Tips for Photographing Your Alaskan Cruise
An Alaskan Cruise can be the trip of a lifetime. This hub provides tips to help you capture beautiful images as you travel.
What Type of Gear Should You Take?
- A quality digital SLR (or two). I used the Canon 40D and it worked great. You might also want to check out the Canon 7d. If you do carry two bodies, you may find that it is more convenient to keep a long lens mounted on one camera and a short zoom or fisheye mounted on another.
- A quality digital point and shoot camera (try the Canon G12). It is not always convenient to lug your gear around the ship so having a point and shoot along gives you the option of more mobility without having to miss a photo opportunity.
- 2-3 quality lenses, one of which is a minimum of 200mm. If you hope to shoot that frame-filling image of a majestic bald eagle or massive whale fluke, you need to carry a long lens and, possibly, a teleconverter. Also, consider a wide angle lens for the awesome landscapes that you are certain to encounter.
- Plenty of compact flash cards. It is hard to take your finger off the shutter while the glacier is calving or the humpback is beginning its dive. Pack enough CF cards so you don't have to be stingy while shooting. If you plan to shoot in RAW format, I'd recommend 4 or 8 GB cards.
- An external drive for backup. Maybe overkill...maybe not. Take a look at the Wolverine FlashPac portable storage drive or a similar product.
- A laptop, or possibly an iPad, for editing. If you have over-indulged at the buffet and don't feel like putting on your dancing shoes, you can relax in front of your laptop and review the day's shoot.
- A comfortable camera bag or backpack. You need to get your gear to Alaska and back in one piece. You also need to carry and access your gear while on excursions and tours. Invest in a comfortable and well built system to hold your gear.
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- Reserve a room with a balcony. There is plenty to see, even on cruising days. Having your own balcony is a real plus for photographers.
- Prepare for the weather. Hey, it's Alaska! Be ready for cool temperatures and a bit of rain. Be sure to pack so that you can dress in layers, especially on your excursions.
- Plan ahead. Do a bit of research on the areas you plan to visit. What kind of photos do you expect to make in each place? Is there a "must have" image at a particular stop? If so, how will you be certain to capture it? For most folks, an Alaskan cruise is not an every other weekend affair - make the most of yours!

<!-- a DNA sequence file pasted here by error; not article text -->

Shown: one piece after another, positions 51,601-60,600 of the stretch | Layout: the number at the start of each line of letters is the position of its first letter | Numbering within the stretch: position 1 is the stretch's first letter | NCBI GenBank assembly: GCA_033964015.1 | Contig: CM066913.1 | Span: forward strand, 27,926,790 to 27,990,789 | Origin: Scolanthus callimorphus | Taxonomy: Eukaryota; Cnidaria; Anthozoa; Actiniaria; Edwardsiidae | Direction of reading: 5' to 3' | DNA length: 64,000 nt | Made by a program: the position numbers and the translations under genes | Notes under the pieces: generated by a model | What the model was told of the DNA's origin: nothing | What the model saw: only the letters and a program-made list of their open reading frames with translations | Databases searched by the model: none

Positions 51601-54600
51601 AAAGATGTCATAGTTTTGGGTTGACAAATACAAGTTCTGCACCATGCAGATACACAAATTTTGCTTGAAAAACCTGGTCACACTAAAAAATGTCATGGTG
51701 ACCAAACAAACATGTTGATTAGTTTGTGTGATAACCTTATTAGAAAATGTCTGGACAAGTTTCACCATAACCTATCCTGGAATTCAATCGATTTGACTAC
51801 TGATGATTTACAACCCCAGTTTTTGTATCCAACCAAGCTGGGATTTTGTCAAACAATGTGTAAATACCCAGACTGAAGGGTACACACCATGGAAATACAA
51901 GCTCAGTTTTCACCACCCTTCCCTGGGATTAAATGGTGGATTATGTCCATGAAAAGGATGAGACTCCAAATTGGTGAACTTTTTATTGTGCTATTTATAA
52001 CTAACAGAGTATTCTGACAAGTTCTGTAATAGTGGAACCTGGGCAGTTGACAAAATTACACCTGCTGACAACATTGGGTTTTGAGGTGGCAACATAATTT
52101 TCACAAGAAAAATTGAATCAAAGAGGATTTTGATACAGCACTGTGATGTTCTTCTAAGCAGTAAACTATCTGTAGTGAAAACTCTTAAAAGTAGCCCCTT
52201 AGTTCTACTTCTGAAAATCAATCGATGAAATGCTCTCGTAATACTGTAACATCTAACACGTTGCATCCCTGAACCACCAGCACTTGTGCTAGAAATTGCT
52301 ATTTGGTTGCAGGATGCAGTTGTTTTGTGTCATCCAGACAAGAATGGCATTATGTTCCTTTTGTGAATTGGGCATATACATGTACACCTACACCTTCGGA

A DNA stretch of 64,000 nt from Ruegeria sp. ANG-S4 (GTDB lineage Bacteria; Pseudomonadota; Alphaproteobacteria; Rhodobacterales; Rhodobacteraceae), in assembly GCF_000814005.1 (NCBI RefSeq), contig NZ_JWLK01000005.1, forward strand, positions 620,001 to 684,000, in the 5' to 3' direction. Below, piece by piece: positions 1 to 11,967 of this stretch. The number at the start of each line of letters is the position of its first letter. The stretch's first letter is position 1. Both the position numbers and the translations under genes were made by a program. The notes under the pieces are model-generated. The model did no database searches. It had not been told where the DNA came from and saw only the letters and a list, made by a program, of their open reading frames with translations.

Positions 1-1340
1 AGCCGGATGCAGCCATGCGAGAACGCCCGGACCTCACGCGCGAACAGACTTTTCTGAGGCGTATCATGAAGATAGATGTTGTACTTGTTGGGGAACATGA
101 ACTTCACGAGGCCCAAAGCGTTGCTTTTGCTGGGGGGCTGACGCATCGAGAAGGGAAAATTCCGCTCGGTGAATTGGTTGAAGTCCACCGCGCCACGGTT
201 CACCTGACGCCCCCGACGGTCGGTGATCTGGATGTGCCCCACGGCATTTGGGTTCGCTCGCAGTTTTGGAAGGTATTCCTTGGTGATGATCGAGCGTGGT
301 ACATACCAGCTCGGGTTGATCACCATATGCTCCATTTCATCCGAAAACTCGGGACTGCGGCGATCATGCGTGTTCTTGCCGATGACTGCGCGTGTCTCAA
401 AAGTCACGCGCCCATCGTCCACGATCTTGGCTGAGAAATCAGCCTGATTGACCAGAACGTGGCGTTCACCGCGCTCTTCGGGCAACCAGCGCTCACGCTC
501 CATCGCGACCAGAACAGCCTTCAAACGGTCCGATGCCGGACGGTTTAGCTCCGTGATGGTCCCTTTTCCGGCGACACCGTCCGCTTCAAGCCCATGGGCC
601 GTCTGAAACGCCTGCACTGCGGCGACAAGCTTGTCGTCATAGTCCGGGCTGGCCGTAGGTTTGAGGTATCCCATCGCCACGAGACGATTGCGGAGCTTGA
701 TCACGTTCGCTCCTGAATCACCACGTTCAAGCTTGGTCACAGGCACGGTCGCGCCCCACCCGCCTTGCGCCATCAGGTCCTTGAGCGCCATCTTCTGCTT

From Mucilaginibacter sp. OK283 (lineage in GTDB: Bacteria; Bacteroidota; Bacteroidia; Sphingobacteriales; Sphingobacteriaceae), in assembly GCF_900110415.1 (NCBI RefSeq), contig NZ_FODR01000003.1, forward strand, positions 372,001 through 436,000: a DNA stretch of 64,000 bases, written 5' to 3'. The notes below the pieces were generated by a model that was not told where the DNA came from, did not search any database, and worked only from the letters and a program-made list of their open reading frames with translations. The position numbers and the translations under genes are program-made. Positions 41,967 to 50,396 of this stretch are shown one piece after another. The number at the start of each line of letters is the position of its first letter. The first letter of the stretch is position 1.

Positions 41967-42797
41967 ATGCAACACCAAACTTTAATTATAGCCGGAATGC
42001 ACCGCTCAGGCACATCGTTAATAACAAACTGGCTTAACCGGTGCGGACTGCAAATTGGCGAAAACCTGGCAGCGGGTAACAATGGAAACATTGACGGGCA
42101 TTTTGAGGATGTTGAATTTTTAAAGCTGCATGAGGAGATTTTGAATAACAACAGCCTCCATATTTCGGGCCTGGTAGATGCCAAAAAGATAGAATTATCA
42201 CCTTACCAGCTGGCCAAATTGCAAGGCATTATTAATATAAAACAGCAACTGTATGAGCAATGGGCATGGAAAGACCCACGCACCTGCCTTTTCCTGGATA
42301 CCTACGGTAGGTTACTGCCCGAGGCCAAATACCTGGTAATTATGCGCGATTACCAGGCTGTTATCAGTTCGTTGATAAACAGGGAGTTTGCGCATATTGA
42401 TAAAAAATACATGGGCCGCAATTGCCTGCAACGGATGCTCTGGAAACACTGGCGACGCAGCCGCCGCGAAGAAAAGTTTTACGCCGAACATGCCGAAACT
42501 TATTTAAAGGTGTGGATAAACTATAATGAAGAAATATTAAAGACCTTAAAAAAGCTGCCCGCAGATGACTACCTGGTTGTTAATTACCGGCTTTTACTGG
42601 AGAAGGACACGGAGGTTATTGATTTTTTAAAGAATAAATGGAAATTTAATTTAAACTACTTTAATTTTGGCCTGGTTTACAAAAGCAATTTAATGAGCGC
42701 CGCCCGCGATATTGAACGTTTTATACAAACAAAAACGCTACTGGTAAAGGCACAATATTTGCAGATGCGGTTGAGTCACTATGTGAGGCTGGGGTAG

Basic Photography Tips
- Most worthwhile images are not made with the lens cover on. Be ready to shoot - the wildlife in Alaska is not limited to the wilderness.
- The sky is likely to be overcast. Check your camera settings and be sure that you are ready to shoot under cloudy skies.
- Capture the action. Check your shutter speed - can you freeze the water dripping from the whale fluke? Adjust your ISO if necessary to allow for a proper shutter speed.
- Stablilize. Much of your photography will be from your cruise ship or from a smaller vessel on an excursion. Be prepared to stabilize your camera. Either invest in image stabilized lenses or bring along a sturdy mono/tripod.
- See the big picture. It is easy to get lost in the moment of calving glaciers and spotting whale tails. Take a moment to study the overall view and determine if you can capture an image that screams "Alaska".
- Don't overlook the details. Opportunities for macro photography abound!
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While in port, excursions provide an opportunity to explore the local area and, hopefully, make several great photographs. Chances are that your cruiseline provides information regarding excursions. If not, you can research and book tours online. Keep in mind that not all excursions are created equal from a photography standpoint. Choose an excursion that will provide you the freedom to move around and photograph as you see fit. If possible, choose an excursion specifically designed for photographers.
When researching excursions, pay attention to the details. How long will you be off the ship? Is lunch provided? Will you be hiking? What type of weather is typical? What type of travel is involved (boat, bus, etc.)? Be sure to pack the right camera gear and dress appropriately for the type of excursion you plan to take.
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- Extra camera batteries and/or battery charger
- Rain cover for your camera/lens
- Card reader for transferring images from CF to laptop
- Camera/lens cleaning gear
- Copy images from compact flash card to external drive
- Copy images from compact flash card to laptop
- Put the CF card back into your camera and format the card
- Quickly review the shoot and delete any images that are obviously out of focus or otherwise poor
- Rank your "keepers"
- Add enough metadata to allow for easy identification of location and/or subject once you return home
- If time permits, perform basic image adjustments
- If necessary, use the on board internet service to upload images to your website, blog, etc. (Beware of the cost and speed of the internet service!)